Cara Santa Maria: But that doesn't really explain why John Grisham's books sell so much more than other courtroom novels.
Jodie Archer: The question on Grisham about whether law is going to sell or not as just one feature, so it's got to also have, you know, many, many, many, many, many, 2,000 other features that we're getting yes on. How he's using style, how he's using character, how he's using plot.
Cara Santa Maria: Processing that many books and that many data points takes time, a lot of math and a ton of processing power.
Matt Jockers: I actually did the analysis on a high performance compute cluster at the University of Nebraska.
Cara Santa Maria: In the end, Matt and Jody were only interested in the most repetitive stuff.
Jodie Archer: The computer is showing you, hey, this seems to be a theme and it's coming up in 50 of the 100 books you've given me.
Cara Santa Maria: One theme they thought would be popular fell flat.
Jodie Archer: The working title of my thesis at Stanford was "Sex Does Not Sell," because we saw that this sex element was actually much stronger in all the stuff that isn't on the best seller list.
Cara Santa Maria: That's the kind of information you only get from objective data, but still surprising when they ran Fifty Shades of Grey through the algorithm.
Jodie Archer: I mean, it's quantified. So it's not our impression, the sex scene was 10 pages in the whole story and in a 300 page novel, it's not a high percentage that that book is about sex.
Cara Santa Maria: But if Fifty Shades of Grey isn't about sex, what is it about?
Jodie Archer: From the data perspective, just as much, there are scenes of relationship discussion and this theme of human closeness that we have found is the magic ingredient in bestsellers across all genres. It's those scenes where you can slow down action, whether that's in a bedroom or in a courtroom or in a murder trial and have two people have a moment of just soft human, I don't mean sexual, but closeness.
Matt Jockers: As people from a literary background who care deeply about the arts and literature as it intersects with our humanity, right? This was a great finding to see that, hey, the books that really do well are ones that engage a human dimension and relationships.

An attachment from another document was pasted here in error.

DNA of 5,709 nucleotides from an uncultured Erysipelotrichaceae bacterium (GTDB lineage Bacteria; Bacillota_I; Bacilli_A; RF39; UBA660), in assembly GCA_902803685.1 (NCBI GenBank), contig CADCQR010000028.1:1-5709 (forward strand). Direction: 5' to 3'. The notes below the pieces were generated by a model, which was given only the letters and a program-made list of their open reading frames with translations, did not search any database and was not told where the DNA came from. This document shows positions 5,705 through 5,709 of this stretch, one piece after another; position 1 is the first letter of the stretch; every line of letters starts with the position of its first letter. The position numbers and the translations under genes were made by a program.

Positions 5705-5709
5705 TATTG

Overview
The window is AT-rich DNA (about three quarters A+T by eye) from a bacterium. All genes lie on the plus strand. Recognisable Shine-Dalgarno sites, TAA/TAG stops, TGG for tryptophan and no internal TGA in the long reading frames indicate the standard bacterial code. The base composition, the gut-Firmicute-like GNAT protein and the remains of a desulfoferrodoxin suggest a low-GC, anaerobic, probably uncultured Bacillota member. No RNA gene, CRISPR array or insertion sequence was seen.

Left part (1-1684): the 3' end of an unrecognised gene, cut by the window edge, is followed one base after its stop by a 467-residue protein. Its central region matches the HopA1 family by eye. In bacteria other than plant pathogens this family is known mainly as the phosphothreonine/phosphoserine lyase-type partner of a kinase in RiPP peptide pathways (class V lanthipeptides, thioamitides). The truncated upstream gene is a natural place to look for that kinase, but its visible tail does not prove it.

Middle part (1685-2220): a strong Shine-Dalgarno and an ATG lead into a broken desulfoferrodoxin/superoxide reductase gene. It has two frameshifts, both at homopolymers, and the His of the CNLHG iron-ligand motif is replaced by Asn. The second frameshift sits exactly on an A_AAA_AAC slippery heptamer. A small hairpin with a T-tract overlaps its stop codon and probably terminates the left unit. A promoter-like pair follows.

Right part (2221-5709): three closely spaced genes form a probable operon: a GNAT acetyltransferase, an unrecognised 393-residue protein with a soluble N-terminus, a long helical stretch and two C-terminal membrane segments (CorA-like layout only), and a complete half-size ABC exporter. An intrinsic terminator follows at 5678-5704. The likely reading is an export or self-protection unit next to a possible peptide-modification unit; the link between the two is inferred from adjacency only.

Cara Santa Maria: So that's theme. But what about plot? How can a machine identify plot structure?
Matt Jockers: What I'm measuring is the emotional valiance of words over narrative time, and when there's a lot of negative words, that's a downturn in the plot.
Jodie Archer: What the computer draws is a graph of the plot line based on changes in sentiment. So, bad thing happens, good thing happens, bad thing happens. You know that punchy, page turner, kind of beat.
Cara Santa Maria: It turns out when you track a novel that way, you see some very strange pairings.
Jodie Archer: Fifty Shades of Grey and Dan Brown, The Da Vinci Code, we found, have despite everything that seems different about them, two of the best-selling books of the last century, and they have an almost identical plot line.
Matt Jockers: They have those peaks and valleys in a very rhythmic sort of way. And the peaks are about the same height, the valleys are about the same depth and they kind of hover back and forth over neutral terrain.
Cara Santa Maria: Next, Matt and Jody tackled style.
Matt Jockers: If you want to get after style, you're interested in the use of words. You're interested in the order of the words, the syntax and the units which are sentences.
Cara Santa Maria: Some of the things that differentiate the two datasets were shockingly simple. Like, how many times they use the word “the”. There's a sweet spot, not too many, not too few that are indicative of best sellers.